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6 Things That Give Your Pet Gas
6 Things That Give Your Pet Gas
By Jennifer Coates, DVM
Gassy pets are no fun to live with. While the occasional toot is normal and necessary, too much stinky gas can seriously affect the bond between people and their pets. Thankfully, most causes of excess pet gas can be managed with a few simple interventions. Here’s a look at the common things that give pets gas and how pet parents can handle them.
Pets that eat quickly can swallow a lot of air, and what isn’t burped up will make its way into the large intestine (colon), where it is destined to become a fart. While the gas that is created by swallowed air generally isn’t smelly, it increases that overall volume of gas that is produced.
Encouraging pets to eat more slowly will usually reduce that amount of air that they swallow, and many top pet retailers carry bowls specifically designed to slow the rate at which pets eat. For a quick at-home remedy, try putting a large (too large to fit in his mouth), clean rock in your pet’s bowl so he has to pick around it to eat his food.
Low-quality ingredients or diets made with lots of fermentable fiber tend to cause a lot of pet gas. Any ingredient that isn’t absorbed in the small intestine will make its way into the large intestine, which is home to masses of bacteria that use this material as food and produce gas as byproduct. Cutting back on the amount of food these bacteria receive will reduce the amount of gas that is produced.
Look at the ingredients used to make your pet’s food. A high-quality diet will have one or more animal-based protein sources (meat, fish or eggs) at the top of the ingredient list, and most of the ingredients should sound like something you’d eat. Avoid diets that contain a lot of fermentable fiber including chicory, inulin, fructooligosacharides, pectins, psyllium, plant gums, oats, barley, beet pulp, fruits and legumes.
Additionally, some pet foods are designed to be highly digestible, which by definition means that less material will make it to the large intestine. Look for the words “highly digestible” or “low residue” on the label. If you can’t find an appropriate diet at the pet supply store, talk to your veterinarian about products that are available by prescription only.
Too Much Meat
Dogs and cats need a lot of protein in their diets, but too much meat can be a cause of particularly stinky gas. Meat, especially red meat, contains a lot of sulfur, some of which will make its way into the large intestine. When gut bacteria get to work on sulfur, the gasses they produce truly reek. If your pet is eating a high-protein diet and produces especially foul smelling gas, the meat may be to blame.
Try switching to a diet that is slightly lower in protein and is not made from red meat. Most adult dogs do extremely well if their food consists of around 25 percent protein on a dry matter basis (a calculation that removes the food’s water content). Adult cats need more. A food in the range of 33 to 36 percent protein on a dry matter basis will meet all their needs without potentially providing the extra protein that can lead to stinky gas.
When dogs and cats are young, they make a lot of lactase, the enzyme responsible for breaking down lactose, a sugar contained in milk. But as pets age, they lose some of this lactase. If they lose enough, they can become lactose intolerant. When a pet with lactose intolerance eats food containing a lot of lactose (which includes most dairy products), the sugar isn’t absorbed but travels to the large intestine where bacteria break it down, producing a lot of gas.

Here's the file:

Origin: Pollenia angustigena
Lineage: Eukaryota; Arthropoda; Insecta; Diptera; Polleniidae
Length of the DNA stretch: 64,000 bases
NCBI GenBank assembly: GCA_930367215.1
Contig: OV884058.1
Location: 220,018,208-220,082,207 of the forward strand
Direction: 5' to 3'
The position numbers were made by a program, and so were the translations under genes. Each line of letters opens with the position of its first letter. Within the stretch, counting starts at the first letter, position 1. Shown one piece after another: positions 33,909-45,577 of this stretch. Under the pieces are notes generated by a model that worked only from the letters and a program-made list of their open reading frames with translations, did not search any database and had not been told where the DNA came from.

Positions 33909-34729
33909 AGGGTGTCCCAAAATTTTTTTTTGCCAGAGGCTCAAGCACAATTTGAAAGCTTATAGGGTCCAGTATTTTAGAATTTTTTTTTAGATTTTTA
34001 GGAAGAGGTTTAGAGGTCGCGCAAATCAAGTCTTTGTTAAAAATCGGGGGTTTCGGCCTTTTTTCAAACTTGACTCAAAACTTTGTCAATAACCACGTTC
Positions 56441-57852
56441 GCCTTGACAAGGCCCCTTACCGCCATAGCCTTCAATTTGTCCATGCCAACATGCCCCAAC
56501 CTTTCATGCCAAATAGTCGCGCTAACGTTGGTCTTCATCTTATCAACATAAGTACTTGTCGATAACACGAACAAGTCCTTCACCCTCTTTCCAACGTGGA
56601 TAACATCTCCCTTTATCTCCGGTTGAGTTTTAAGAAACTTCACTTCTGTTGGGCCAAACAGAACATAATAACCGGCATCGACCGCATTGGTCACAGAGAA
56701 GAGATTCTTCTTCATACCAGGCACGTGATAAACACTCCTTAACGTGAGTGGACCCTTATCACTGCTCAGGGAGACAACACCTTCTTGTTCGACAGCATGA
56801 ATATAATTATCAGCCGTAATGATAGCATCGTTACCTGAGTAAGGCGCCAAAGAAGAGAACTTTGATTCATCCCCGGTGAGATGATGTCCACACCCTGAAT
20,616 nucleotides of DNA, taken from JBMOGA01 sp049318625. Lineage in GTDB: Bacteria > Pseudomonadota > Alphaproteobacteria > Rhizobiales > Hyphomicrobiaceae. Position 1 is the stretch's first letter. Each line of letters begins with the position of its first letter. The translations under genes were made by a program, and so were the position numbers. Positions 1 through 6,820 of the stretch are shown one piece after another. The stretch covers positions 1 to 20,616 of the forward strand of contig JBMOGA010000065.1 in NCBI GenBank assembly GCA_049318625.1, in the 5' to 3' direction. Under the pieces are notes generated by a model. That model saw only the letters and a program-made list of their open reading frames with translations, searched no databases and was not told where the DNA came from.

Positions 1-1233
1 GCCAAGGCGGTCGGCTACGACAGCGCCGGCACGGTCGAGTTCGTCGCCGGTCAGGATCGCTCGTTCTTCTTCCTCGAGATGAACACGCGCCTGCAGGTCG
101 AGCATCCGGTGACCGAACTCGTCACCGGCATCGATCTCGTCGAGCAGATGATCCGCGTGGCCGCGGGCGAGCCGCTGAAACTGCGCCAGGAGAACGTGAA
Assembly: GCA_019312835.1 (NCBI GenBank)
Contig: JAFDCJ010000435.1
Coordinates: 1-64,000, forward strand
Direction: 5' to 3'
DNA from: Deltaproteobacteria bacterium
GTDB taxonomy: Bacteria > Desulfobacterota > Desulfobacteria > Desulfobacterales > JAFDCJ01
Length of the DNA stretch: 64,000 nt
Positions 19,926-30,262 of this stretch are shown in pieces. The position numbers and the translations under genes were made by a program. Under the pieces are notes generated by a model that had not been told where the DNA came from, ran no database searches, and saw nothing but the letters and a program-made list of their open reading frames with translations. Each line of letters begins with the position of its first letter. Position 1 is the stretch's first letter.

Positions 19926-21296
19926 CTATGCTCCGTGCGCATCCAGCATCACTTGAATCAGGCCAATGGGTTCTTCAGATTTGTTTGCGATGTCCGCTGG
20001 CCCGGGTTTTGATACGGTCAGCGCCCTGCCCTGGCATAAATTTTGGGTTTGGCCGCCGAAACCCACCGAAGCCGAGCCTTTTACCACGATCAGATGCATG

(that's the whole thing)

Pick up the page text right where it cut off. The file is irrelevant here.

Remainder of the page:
While most pet foods don’t contain dairy products, check yours if your pet is producing excess gas and, if it contains any dairy, try switching to another diet. Additionally, refrain from giving your pet cheese, milk, yogurt, ice cream, etc. If your pet’s gas improves after you eliminate dairy, he could very well be lactose intolerant.
Just like people, some pets simply can’t handle a lot of variety in their diet or withstand ingredients that make their digestive systems work harder than normal. While some humans have the proverbial stomach of steel, just the thought of eating a deep-fried jalapeno pepper is enough to make others queasy. This type of variability affects our pets’ and their digestive tracts, too. Intermittent excess gas production is a common symptom of a sensitive stomach, particularly if the gas increases after your pet has eaten something new or unusual.
If you think that your pet might have a sensitive stomach, the first thing to do is to eliminate all the extras in his diet. Feed your pet only his regular diet and water – no table scraps or treats – and make sure he’s not getting into anything around the kitchen, dining room, in the yard, or on walks. Do this for about two weeks, and if his gas is much improved, you know that at least one of the extras was to blame. You can now reintroduce food items one-by-one to try determine the culprit of the gas.
Sometimes pet gas is more than an annoyance, and it can be a sign that your pet is ill. Diseases that are commonly associated with excess gas production include:
- Exocrine pancreatic insufficiency
- Gastrointestinal infections
- Intestinal parasitism
- Food allergy or intolerance
- Inflammatory bowel disease
Most of these conditions will cause symptoms like weight loss, changes in appetite, vomiting, or diarrhea in addition to gas. If your pet is acting sick in any way, make an appointment with your veterinarian.
Finally, if your vet has given your pet a clean bill of health and nothing else you’ve tried has worked, Yucca schidigera (which several studies have shown can make farts less smelly) might help. Yucca schidigera is available as a supplement and is now even being included in some dog foods.
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